Pride Month: Homelessness & LGBTQ Youth

LGBTQ Youth Homelessness in America” highlights research related to the specific experiences of young people who identify as LGBTQ and face homelessness.

A pride flag with people lined up in the pride flag colors

Photo by James A. Molnar on Unsplash


A 2018 study conducted by Chapin Hall at the University of Chicago cites disproportionate homeless rates among LGBTQ youth in the U.S. “Missed Opportunities: LGBTQ Youth Homelessness in America” highlights research related to the specific experiences of young people who identify as LGBTQ and face homelessness.

As one’s teenage and early adulthood years are among the most critical for self-development, the study notes stigmas and life experiences as causes for marginalization for LGBTQ youth facing homelessness.

One of the key findings in this study was that LGBTQ youth in the U.S. experience homelessness differently.

Take a look:

  • LGBTQ youth had over twice the rate of early death among youth experiencing homelessness.

  • LGBTQ youth are at more than double the risk of homelessness compared to non-LGBTQ peers.

  • Youth who identified as both LGBTQ and black or multiracial had some of the highest rates of homelessness.

  • Among youth experiencing homelessness, LGBTQ young people reported higher rates of trauma and adversity.

  • Transgender youth often face unique and more severe types of discrimination and trauma.

With this, the study also cites that homelessness of LGBTQ youth isn’t the immediate aftermath of coming out, but rather from a lasting impact of, “Family instability and frayed relationships.”

Though there is a lack of concrete information to confirm this disproportionate treatment of LGBTQ youth facing homelessness, this study is a step toward seeking solutions through recommendations for policymakers, public system leaders and practitioners across the nation.

Finding 1: LGBTQ youth are at high risk for homelessness compared to other groups

This is especially true for LGBTQ POC – especially young men. With this, LGBTQ young adults ages 18-25 experience over two times the rate of homelessness than their heterosexual, cisgender peers. “In larger, urban communities, the proportions of youth experiencing homelessness who identified as LGBTQ were higher than for smaller, more rural communities and reached up to 40% of homeless youth in one county’s youth count.”

Finding 2: LGBTQ youth experience high levels of adversity, including early death

Specifically with early death, LGBTQ youth have over twice the rate among youth experiencing homelessness. Additionally, LGBTQ youth experiencing homelessness have described, “particularly pervasive exposure to trauma,” both before and during their periods of homelessness. With this, the study recommends prioritizing the implementation of services that explicitly help the LGBTQ youth population, such as within hospitals, community-based health centers, faith-based organizations, schools and local law enforcement organizations. Another suggestion may be to expand Medicaid guidance.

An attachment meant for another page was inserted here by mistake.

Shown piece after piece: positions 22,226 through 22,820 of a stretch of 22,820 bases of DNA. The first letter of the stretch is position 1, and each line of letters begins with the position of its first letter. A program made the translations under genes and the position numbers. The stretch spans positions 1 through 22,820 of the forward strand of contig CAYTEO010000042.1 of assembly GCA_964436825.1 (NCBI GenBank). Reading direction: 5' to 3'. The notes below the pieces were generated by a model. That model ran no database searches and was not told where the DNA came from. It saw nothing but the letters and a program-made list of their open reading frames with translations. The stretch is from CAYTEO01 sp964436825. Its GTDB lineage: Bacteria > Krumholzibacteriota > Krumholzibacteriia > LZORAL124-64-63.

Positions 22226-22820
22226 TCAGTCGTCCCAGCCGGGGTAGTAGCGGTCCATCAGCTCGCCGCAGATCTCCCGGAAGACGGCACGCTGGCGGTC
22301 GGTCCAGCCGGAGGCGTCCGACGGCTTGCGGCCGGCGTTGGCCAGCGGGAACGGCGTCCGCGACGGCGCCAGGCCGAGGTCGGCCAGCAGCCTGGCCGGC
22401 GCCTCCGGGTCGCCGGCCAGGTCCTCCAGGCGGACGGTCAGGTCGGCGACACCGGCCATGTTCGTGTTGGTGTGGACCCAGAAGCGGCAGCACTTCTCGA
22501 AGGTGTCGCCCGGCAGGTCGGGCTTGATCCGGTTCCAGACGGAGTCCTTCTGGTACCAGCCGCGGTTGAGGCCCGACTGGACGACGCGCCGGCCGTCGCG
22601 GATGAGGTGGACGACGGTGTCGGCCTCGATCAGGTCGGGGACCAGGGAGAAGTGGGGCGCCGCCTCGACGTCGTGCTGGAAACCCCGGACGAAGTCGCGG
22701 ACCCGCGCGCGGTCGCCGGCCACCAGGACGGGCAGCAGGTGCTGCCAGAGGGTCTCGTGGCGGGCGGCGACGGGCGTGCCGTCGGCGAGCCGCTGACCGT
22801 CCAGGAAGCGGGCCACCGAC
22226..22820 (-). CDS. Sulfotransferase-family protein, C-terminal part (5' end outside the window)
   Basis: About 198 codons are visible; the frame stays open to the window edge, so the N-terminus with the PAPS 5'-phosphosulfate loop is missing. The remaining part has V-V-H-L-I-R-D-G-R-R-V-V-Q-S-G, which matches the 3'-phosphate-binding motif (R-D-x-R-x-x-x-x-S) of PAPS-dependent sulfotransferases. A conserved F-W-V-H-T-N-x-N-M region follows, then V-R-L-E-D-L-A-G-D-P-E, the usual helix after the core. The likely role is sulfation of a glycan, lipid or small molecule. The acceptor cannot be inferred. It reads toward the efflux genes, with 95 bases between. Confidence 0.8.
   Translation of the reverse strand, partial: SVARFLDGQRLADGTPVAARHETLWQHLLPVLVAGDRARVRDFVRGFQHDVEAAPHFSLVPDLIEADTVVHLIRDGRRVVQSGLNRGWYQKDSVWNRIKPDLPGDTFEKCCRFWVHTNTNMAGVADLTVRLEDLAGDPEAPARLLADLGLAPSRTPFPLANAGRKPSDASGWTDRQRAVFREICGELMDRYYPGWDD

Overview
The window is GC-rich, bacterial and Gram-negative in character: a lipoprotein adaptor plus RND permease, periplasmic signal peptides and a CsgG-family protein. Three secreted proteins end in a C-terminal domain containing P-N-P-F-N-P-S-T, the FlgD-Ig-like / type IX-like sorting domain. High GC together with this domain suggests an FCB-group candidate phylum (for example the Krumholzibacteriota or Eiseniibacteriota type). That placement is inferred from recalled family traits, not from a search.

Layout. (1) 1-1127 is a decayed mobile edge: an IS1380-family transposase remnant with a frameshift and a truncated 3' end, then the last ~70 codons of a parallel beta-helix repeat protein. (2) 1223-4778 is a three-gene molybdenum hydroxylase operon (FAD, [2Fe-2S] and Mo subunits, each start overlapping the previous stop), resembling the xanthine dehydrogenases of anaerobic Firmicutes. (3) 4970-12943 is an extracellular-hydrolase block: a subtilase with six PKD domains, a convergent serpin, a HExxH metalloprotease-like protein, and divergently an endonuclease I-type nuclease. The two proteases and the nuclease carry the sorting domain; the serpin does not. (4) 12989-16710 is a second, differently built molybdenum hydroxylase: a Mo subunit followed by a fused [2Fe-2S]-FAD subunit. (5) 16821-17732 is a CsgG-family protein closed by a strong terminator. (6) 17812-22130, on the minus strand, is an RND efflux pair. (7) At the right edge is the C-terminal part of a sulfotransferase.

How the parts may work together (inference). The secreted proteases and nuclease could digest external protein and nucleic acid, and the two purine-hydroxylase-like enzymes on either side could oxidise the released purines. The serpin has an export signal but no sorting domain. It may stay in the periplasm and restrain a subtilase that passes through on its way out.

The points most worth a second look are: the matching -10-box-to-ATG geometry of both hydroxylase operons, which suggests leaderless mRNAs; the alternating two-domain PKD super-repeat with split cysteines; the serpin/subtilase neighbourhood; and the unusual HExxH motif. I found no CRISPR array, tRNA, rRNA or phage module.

Finding 3: Homelessness among LGBTQ youth stems from multiple factors beyond coming out

After an LGBTQ youth comes out to their family, it can stem several factors that may lead to several other things that, in the long run, cause homelessness. From the study, this includes an escalation of parent-child conflict and a growing sense of rejection rather than immediate rejection. These can also be part of larger issues like financial instability, poverty, loss, violence, addiction and mental health problems.

“The fact that homelessness was often the product of escalated tension over time for many LGBTQ young people suggests that there is an opportunity to support young people and their families at earlier stages of difficulty,” the study reads.

Finding 4: Safe, affirming responses and services are important for engaging LGBTQ youth

Because LGBTQ youth have endured bouts of discrimination, bullying, exploitation and/or violence in their journeys, they are often hesitant to reach out for services that aren’t outwardly safe and affirming for them. “Young people want to be accepted and seen not simply for their sexual or gender identity, but as holistic and valuable human beings with multidimensional identities and stories of both struggle and resilience,” the study reads.

One of the top recommendations for this finding is to facilitate listening groups with LGBTQ youth to identify how to best foster more welcoming, nurturing, safe and trusted service options.

What does this all mean?

In 2018, nearly 4.2 million youth and young adults experienced some kind of homelessness in a 12-month period, but through the marginalization and struggles along the way, LGBTQ youth who have or are currently experiencing homelessness have oodles of resilience.

“Together, we can end youth homelessness in America. And we can get there faster by centering action and actionable research on LGBTQ youth and other high-risk subpopulations that experience homelessness at much higher levels. We owe it to young people like Isabel, and we owe it to our nation’s future.”

Read the full study here.


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